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Inoculum size, immune responses, and nonlinear host-virus interactions

Wednesday, October 28, 2020

2:30pm – 3:45pm

Virtual via zoom (register by clicking here), Virginia Tech Campus

Stanca Ciupe

Department of Mathematics

Virginia Tech 


Experimental studies have shown that immune protection and disease severity do not correlate linearly with the size and infectious-stage of viral inoculum. Using mathematical models in connection with data one can better represent the relationship between the inoculum dose and disease outcome. In this talk, I will present two case studies: simian immunodeficiency virus infection in rhesus macaques and hepatitis B virus infection in non-human primates and use them to provide hypotheses on when different inoculum doses trigger immune responses that provide protection, induce immune tolerance and chronic disease, and/or lead to pathogenesis. Such results can guide our understanding of the virus-host dynamics that control virus infections or permit a transition to chronic disease.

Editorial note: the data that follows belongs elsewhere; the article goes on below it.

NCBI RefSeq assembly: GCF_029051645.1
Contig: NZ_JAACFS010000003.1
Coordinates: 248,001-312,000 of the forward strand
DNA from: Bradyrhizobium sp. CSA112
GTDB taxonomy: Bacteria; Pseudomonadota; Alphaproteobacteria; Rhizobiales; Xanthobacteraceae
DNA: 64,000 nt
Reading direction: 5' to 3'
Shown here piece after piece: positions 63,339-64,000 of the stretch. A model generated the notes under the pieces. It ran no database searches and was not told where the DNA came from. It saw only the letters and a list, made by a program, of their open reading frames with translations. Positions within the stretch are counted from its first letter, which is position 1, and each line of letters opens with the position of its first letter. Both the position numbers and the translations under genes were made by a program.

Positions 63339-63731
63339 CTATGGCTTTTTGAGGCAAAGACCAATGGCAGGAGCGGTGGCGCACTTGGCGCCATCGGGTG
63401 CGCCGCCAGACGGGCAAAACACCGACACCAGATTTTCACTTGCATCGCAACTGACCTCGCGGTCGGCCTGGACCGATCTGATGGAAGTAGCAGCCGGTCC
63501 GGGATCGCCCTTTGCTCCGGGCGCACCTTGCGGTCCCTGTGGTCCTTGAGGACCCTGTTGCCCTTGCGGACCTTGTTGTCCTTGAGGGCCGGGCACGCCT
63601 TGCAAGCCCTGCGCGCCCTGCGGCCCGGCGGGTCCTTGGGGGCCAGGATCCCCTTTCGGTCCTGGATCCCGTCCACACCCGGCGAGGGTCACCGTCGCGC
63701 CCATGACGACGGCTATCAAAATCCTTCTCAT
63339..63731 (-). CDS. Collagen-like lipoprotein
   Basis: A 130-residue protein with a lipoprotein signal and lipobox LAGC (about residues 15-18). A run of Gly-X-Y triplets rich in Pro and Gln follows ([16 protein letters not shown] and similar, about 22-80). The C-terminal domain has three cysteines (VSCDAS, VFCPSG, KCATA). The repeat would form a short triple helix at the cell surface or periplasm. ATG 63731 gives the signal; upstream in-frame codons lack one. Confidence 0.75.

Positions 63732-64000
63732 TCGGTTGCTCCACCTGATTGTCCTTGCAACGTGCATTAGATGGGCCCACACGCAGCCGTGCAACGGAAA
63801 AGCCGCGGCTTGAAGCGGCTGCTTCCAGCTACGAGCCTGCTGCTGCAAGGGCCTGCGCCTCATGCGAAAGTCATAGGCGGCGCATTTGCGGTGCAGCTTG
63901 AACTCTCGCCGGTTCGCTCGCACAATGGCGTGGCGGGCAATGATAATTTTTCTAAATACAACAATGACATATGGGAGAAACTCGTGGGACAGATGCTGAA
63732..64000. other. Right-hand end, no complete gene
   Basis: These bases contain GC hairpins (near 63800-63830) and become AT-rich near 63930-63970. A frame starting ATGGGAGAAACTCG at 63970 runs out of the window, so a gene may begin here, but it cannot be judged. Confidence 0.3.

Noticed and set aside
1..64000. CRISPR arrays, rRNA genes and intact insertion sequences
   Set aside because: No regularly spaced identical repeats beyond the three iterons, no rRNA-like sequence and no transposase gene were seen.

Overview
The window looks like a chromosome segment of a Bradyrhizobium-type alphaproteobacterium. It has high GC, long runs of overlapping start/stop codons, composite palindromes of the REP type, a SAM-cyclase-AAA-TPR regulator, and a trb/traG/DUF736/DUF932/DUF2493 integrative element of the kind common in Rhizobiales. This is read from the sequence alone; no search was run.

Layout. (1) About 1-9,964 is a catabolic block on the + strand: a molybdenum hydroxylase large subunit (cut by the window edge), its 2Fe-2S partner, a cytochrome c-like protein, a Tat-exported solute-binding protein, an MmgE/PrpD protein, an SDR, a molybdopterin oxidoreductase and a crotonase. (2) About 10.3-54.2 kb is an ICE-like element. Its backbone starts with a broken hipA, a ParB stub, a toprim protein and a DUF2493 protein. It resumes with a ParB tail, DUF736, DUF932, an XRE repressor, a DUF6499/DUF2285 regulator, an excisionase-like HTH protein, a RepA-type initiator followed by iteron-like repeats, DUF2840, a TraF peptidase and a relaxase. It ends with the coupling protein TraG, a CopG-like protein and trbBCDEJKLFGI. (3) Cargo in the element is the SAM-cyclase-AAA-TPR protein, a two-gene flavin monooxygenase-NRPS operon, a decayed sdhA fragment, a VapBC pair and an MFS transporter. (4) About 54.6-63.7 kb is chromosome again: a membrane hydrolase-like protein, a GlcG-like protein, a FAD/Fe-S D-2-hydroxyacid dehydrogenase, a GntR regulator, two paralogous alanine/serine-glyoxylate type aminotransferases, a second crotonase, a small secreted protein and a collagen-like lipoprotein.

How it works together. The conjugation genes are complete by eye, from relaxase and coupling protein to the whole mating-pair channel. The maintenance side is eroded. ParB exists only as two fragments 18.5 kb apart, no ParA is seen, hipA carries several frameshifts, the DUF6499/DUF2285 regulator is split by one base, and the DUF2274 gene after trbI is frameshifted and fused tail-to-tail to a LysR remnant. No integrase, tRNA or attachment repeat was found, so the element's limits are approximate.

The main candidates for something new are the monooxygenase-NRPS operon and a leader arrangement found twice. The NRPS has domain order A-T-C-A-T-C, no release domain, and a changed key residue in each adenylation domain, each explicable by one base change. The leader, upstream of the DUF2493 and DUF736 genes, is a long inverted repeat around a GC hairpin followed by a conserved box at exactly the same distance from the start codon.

Stanca Ciupe is an associate professor in the Mathematics Department at Virginia Tech. She received a Ph.D in Applied and Interdisciplinary Mathematics from University of Michigan, Ann Arbor, followed by postdoctoral positions at Los Alamos National Labs/Santa Fe Institute and at Duke University Medical Center. Before joining us in 2011, she was an assistant professor in the Mathematics Department at University of Louisiana at Lafayette. She is an associate editor for Journal of Theoretical Biology and Bulletin of Mathematical Biology. She is interested in modeling infectious diseases at multiple scales, and specializes in modeling immune dynamics of virus infections.